maxSurge option : max number over the ReplicaSet's replicas option. If that's one, a rolling update V1 to V2 will ++ one V2 pod, then -- one V1 pod, etc until V2 is everywhere.


All master nodes are the control plane. Which include Etcd, API Server, Scheduler, Controller Manager.

For each worker nodes

  • kubelet creates pods and their containers
  • kubernetes proxy is about redirections
  • container runtime is usually docker, or Rkt, or Cri-O

Check processes running on a node

kubectl get componentstatus

All components are plug and play and could be replaced. But most of the time that's the same base, the same which is "enforced" by kops and alike tools.

Requests and limits

Limitation for containers :

  • request is a soft limit : if node got CPU or Memory available, container'll be able to get it
  • limit is a hard limite : cgroup's gonna shutdown the container

Can be set on many scope : node, namespace, ...

Note : Java doesn't pay attention to CGROUP limitations. It's gonna try to take more than limits allowed, gonna get killed via cgroup, ... Gotta use Java recent versions with the propers options. See BreizhCamp conf "JVM & conteneurisation" from Yoan Rousseau


For RS, Deployment or ReplicationControler : adjust replicas number depending on metrics. It's a resource named HorizontalPodAutoscaler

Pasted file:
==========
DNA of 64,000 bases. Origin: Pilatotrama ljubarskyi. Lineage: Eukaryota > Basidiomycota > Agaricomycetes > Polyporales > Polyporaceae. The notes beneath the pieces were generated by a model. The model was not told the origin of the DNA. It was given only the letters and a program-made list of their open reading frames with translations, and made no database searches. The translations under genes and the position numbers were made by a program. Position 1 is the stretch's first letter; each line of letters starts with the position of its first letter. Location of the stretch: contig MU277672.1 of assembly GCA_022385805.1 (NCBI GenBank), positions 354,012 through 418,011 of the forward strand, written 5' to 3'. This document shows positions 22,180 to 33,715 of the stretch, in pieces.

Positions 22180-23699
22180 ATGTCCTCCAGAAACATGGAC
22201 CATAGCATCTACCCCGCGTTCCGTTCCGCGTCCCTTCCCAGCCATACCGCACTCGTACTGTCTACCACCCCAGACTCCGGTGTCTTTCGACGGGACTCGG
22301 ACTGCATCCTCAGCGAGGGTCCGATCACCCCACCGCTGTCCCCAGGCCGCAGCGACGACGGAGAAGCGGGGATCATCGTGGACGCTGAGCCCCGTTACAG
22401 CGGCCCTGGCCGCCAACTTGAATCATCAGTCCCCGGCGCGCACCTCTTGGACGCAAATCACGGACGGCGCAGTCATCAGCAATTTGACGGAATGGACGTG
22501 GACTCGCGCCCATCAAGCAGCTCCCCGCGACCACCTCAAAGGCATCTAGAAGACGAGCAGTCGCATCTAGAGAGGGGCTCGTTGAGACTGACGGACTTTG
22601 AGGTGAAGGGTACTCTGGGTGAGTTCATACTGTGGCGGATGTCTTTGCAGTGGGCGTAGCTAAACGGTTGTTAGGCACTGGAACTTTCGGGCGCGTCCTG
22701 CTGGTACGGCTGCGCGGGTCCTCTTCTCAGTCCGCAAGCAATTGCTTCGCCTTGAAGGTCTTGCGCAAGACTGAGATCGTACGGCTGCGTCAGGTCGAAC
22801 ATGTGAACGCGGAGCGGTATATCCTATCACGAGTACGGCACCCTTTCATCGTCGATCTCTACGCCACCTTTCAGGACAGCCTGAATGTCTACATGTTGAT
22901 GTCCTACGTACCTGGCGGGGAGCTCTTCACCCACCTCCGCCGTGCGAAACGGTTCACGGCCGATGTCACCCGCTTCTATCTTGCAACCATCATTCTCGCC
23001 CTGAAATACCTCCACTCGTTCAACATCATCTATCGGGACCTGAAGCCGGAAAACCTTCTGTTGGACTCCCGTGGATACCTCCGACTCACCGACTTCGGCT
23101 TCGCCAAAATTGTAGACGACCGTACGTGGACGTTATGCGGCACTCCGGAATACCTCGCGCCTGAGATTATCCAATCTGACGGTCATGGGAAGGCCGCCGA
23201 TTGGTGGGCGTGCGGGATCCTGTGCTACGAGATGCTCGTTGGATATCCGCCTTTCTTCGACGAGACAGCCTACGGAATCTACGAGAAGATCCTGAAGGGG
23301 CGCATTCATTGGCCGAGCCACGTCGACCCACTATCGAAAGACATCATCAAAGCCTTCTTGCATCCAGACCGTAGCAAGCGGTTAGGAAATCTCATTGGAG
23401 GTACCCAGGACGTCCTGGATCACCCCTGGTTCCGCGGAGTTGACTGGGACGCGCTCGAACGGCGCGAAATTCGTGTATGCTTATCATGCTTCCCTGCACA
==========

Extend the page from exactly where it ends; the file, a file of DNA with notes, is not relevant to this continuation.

kubectl autoscale deployment autosc --cpu-percent=70 --min=1 --max=5

VerticalPodAutoscaler is coming soon.

Applications Compatibles Kubernetes



Good practises

  • Use deployments
  • Set up ReadinessProbe and LivenessProbe
  • Use Init Containers
  • Think twice about ImagePullPolicy
  • Use Requests and Limits
  • Use Labels and Annotations
  • Use Kubernetes as soon as you can (aka use minikube or dev k8s on developers workstations)
  • Put yaml configurations files under code versioning.


k8s package manager
Bundle many resources in a single logical object named chart
A release is an instance of a chart
Helm will pull dependencies
Helm use a template engine, so vars end up in value.yaml. But the engine itself is golang's Sprig...
A repository is a bundle of charts


  • How to database ? Just don't, ask DBA to setup a good old VM(s) with DB (& replica & co)
  • What about storage, where to locate volumes ? Depends, cf volumes backend option.
  • Gitlab CI into minikube ? Never tried
  • ansible-container ? Not such a good idea. It's more like Dockerfile shouldn't be a mess : mount config files, use init container for bootstrap process, etc.
  • Overhead k8s vs Swarm vs Compose ? Quite heavy for k8s (minikube =~ 10 containers), a bit less for Swarm, no more than the container's for Compose
  • Updating k8s ?
  • "docker" namespace VS k8s namespaces (kubens) ? Same name but different
  • k8s & hardware ? nodeSelector = hereIsMyHardare ? Never tried but yes for GPU for ex


Setup metrics before deployment

Setup k8s the hard way
Try kompose
Try confd


Oh my zsh
- install plugin alias-tips git clone ~/.oh-my-zsh/plugins/alias-tips
- use kubectl & minikube & alias-tips



Get started on AWS EC2 instance script


curl -LO$(curl -s && chmod +x kubectl && sudo mv kubectl /usr/local/bin/

curl -Lo minikube && chmod +x minikube && sudo mv minikube /usr/local/bin/

mkdir $HOME/.kube || true
touch $HOME/.kube/config
export KUBECONFIG=$HOME/.kube/config

sudo -E minikube start --bootstrapper localkube --vm-driver=none

source <(kubectl completion bash)

kubectl completion bash > ~/.kube/
printf "
  # Kubectl shell completion
  source '$HOME/.kube/'
  " >> $HOME/.bash_profile
source $HOME/.bash_profile